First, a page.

It’s no surprise that Robert Smith is a musical phenom. After all, not many drum corps participants can trace their piano instruction “teaching tree” back generations, in a direct line of succession including the famous Nadia Boulanger (who mentored Copeland) and further, all the way to Frederic Chopin.
Starting in ’76 as a soprano player in the Charioteers, he moved on three years later to the up-and-coming Suncoast Sound, becoming their Drum Major, Program Coordinator, Brass Arranger, Caption Head, and eventual Director. In ’81 when they broke into DCI’s Associate Membership, his creative arrangement of “Lullaby of the Leaves” caught the ears of fans and his fellow arrangers alike. Robert’s charts were fresh, not derivative. He sounded like no one else, the perfect candidate to create “original” music for drum corps.
Shows that followed, like “Vietnam”, “Florida Suite”, and “Symphonic Dances for the Contemporary Child”, spawned a new genre of music for marching units and opened the door for many forward-looking arranger/composers, though few of them ever matched the quality of his output.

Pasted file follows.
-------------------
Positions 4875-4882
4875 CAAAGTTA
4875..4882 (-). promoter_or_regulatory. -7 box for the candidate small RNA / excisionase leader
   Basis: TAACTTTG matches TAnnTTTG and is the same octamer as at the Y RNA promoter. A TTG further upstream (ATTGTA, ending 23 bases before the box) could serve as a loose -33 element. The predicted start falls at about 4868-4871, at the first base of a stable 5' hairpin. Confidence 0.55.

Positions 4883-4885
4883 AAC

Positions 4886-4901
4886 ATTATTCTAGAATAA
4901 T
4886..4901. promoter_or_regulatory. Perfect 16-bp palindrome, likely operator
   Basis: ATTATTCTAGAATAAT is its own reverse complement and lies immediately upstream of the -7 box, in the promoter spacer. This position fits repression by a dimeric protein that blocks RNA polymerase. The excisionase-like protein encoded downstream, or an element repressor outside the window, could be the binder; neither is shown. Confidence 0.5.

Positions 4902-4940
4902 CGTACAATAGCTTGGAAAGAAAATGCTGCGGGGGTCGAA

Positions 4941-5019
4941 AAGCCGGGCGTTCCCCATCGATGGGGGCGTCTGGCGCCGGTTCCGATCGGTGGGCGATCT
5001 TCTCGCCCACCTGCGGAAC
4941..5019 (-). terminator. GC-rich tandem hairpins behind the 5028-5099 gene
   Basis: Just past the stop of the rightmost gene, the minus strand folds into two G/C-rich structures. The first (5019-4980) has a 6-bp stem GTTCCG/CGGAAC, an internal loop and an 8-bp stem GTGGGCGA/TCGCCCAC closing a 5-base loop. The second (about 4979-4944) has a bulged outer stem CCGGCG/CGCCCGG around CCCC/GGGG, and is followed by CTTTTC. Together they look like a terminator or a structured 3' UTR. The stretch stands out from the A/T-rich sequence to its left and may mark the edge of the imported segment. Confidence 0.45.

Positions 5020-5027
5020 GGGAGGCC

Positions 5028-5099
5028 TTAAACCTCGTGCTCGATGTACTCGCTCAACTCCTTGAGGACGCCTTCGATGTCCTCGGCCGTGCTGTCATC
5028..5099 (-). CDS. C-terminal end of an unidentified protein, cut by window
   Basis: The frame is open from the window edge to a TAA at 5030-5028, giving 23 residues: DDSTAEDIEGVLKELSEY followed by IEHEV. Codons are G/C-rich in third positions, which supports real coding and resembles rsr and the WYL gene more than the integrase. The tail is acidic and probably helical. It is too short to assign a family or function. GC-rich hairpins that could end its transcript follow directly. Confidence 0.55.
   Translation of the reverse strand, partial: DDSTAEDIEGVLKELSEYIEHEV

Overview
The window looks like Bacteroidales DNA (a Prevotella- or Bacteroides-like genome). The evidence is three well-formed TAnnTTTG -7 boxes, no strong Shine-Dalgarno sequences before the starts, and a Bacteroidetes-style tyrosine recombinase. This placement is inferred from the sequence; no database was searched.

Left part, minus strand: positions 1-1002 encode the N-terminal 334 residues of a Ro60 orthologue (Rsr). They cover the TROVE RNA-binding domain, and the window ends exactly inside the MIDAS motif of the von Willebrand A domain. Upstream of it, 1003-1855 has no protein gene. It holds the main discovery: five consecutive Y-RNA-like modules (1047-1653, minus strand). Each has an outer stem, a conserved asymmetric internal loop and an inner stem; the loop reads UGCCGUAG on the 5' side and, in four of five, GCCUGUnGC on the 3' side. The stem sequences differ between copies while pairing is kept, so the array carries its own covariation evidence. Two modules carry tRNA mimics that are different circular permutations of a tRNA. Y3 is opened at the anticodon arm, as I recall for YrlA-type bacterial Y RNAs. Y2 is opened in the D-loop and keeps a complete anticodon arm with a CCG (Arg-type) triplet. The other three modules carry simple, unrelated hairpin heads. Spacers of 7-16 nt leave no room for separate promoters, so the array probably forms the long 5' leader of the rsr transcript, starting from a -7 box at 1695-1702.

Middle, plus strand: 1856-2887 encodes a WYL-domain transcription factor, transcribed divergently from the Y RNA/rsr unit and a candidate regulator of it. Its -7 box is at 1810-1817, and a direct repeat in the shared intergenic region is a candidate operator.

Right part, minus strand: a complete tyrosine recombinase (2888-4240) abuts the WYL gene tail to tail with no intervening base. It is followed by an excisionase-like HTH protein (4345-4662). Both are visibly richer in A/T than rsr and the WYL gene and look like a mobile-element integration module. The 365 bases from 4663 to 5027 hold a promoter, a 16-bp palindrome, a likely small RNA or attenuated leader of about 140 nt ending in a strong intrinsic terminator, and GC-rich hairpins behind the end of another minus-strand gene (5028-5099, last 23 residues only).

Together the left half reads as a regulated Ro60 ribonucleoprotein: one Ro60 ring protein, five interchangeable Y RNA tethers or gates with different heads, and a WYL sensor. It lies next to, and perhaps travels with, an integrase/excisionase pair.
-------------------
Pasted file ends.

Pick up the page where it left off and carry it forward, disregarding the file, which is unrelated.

Over the years, corps like Spirit of Atlanta, Velvet Knights, Cadets, Magic of Orlando (which he founded), Glassmen, Music City, Madison Scouts, Empire Statesmen, and Troopers have all benefitted from his skills. Robert is a member of the DCI Hall of Fame (2010), teaches in the Music Industry Program at Troy University, has composed 3 symphonies, and has had his music performed by the US Navy and Air Force Bands, the Boston Pops, and the Atlanta Symphony.
Somewhere, Chopin is smiling. He may even be a bit envious.